It’s tax refund season again, and if you are considering filing bankruptcy there are some really important things you need to know about that long- awaited refund.
#1: Never Use Tax Refunds to Repay Family Loans:
Do not use that tax refund to repay family loans. You must report every payment made to a family member within one year of filing bankruptcy. Family members are considered “insiders” under the bankruptcy law, and such payments may be recovered by the bankruptcy Trustee. In other words, if you pay back a loan to a family member within a year of bankruptcy, the court trustee can sue that person to recover the money.
It is normal to use a tax refund to pay back family loans, and there is nothing illegal about such payments. However, when you file bankruptcy the law tries to make sure that some creditors, like family members or business partners, are not unjustly favored just before the case is filed while other creditors go unpaid. So, bankruptcy law empowers the Trustee to void such “preference” payments.
The solution to this problem? Pay relatives after the bankruptcy is filed, never before.
#2: Only So Much of the Tax Refund is Protected:
There are two Nebraska exemption laws that protect tax refunds:
- “Wild Card” Exemption: Nebraska Statute 25-1552. The wildcard exemption protects up to $5,000 of personal property, including tax refunds, bank accounts, vehicles, etc.
- Earned Income Credit Exemption: Nebraska Statute 25-1553. This exemption protects the full amount of any federal or state earned income tax credit refund.
If you are anticipating a tax refund of more than these protected amounts, then it may be wise to not file the bankruptcy until after the tax refund is received and spent. It is common for our firm to recommend that clients wait until after the tax return is received before they actually file the bankruptcy case.
#3: Tax Refunds are Pro-rated During the Year
Those folks who file bankruptcy in the months of October, November and December may find that the Chapter 7 trustee will claim a pro-rata share of their upcoming tax refund. For example, if you anticipate receiving a $6,000 tax refund and you file a bankruptcy case on October 31, the Chapter 7 trustee may claim 83% of your tax refund since that much of the calendar year has expired.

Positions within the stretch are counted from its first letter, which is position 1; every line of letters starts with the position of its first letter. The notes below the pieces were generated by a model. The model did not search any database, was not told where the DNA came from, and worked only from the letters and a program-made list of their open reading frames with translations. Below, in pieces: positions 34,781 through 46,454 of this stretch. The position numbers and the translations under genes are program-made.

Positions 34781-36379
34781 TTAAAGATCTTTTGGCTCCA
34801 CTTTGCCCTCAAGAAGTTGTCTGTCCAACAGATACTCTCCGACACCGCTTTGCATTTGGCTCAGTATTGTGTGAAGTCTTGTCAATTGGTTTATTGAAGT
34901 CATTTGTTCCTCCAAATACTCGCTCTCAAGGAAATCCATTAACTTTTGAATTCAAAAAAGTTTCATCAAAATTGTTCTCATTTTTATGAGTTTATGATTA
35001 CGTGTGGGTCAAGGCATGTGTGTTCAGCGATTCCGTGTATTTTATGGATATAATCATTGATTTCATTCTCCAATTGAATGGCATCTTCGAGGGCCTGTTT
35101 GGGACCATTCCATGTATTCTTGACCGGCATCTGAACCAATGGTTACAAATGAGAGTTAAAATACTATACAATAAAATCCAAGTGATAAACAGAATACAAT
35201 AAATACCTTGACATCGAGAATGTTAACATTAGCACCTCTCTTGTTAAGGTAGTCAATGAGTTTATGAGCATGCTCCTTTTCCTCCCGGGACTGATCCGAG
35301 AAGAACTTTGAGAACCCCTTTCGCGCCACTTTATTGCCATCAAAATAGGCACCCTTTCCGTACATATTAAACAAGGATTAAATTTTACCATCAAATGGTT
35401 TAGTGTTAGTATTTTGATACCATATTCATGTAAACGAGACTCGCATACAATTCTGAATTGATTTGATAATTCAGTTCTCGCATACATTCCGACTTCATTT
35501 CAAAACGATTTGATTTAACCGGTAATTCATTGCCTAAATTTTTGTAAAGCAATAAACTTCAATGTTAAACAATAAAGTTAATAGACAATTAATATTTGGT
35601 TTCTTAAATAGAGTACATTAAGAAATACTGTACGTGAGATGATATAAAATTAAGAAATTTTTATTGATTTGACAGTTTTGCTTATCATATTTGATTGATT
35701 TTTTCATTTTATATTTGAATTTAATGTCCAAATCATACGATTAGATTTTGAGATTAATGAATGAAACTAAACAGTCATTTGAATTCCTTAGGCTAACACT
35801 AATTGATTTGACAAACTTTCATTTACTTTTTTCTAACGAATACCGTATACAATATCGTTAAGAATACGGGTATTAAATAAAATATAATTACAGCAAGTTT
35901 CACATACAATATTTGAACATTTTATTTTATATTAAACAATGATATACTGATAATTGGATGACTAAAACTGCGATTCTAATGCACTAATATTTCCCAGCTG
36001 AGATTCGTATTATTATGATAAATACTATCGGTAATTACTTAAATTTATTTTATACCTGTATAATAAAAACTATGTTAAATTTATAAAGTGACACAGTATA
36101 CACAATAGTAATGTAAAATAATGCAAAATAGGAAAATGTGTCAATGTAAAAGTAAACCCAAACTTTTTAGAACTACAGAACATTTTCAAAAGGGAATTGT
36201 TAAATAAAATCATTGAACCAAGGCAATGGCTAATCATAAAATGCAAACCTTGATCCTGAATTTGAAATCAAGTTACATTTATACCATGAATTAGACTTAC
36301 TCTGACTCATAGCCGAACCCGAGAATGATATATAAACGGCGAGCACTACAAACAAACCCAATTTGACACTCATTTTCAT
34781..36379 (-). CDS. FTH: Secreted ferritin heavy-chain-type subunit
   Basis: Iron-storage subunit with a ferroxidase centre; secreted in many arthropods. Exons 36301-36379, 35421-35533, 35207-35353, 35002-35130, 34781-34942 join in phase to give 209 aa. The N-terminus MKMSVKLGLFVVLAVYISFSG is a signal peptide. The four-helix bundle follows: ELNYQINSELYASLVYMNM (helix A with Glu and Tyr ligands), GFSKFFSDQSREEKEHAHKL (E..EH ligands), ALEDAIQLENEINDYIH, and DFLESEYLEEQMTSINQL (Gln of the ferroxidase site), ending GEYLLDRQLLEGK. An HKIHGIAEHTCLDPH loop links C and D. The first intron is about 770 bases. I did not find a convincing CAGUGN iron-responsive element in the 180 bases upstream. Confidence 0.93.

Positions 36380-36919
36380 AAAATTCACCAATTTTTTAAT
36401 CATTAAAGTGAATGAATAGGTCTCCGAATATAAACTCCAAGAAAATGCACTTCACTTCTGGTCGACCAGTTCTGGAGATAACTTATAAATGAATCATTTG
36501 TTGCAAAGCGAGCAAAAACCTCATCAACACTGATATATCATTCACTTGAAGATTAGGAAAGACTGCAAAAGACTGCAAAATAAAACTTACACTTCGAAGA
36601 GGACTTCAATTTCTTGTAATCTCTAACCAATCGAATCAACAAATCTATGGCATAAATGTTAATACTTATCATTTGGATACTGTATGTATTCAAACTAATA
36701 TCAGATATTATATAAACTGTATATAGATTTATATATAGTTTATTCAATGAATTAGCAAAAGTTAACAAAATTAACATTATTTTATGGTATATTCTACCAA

#4: Be Prepared to Explain How You Spent the Tax Refund
If you receive a large tax refund shortly before filing bankruptcy, be prepared to explain how you spent the refund. How did you spend that $6,000 refund you received a month prior to filing bankruptcy? The Chapter 7 Trustee will likely ask that question at the court meeting that occurs a few weeks after the bankruptcy is filed. Write down a list of how you spent the money. In fact, a good bankruptcy attorney should actually provide this information in the bankruptcy schedules. You would be amazed at how many debtors get nervous at the hearing and confess that they repaid family loans or transferred money to their fiancé to “hold” until the bankruptcy is over. This should never happen–never! Yet, cheap bankruptcy attorneys routinely and lazily fail to anticipate the obvious questions a Trustee may ask and their clients wind up losing their refund for no good reason.
#5: The IRS May Seize Your Tax Refund
Do you owe the IRS money? If so, they have the right to take your tax refund even if you file bankruptcy. However, special rules apply. Generally, individual income taxes are discharged in bankruptcy if the return was filed and if it became due more than three (3) years before the bankruptcy was filed. For example, if you owe $10,000 for income taxes owed in the year 2012 and the return was filed by the normal due date of April 15, 2013, that tax will be discharged in bankruptcy filed in 2017. So, if you are owed a $6,000 tax refund for tax year 2016 and you file the bankruptcy on December 31, 2016, you will receive the tax refund. However, if you file the bankruptcy on January 1, 2017, you will lose the tax refund because the IRS has the right to offset. In both cases the underlying $10,000 tax debt owed for 2012 is discharged, but the offset right does not materialize until you have a right to the refund. The right to the 2016 refund does not exist until January 1, 2017. One day makes the difference. Your bankruptcy attorney should understand this key timing issue, but many do not. Choose your bankruptcy attorney carefully.
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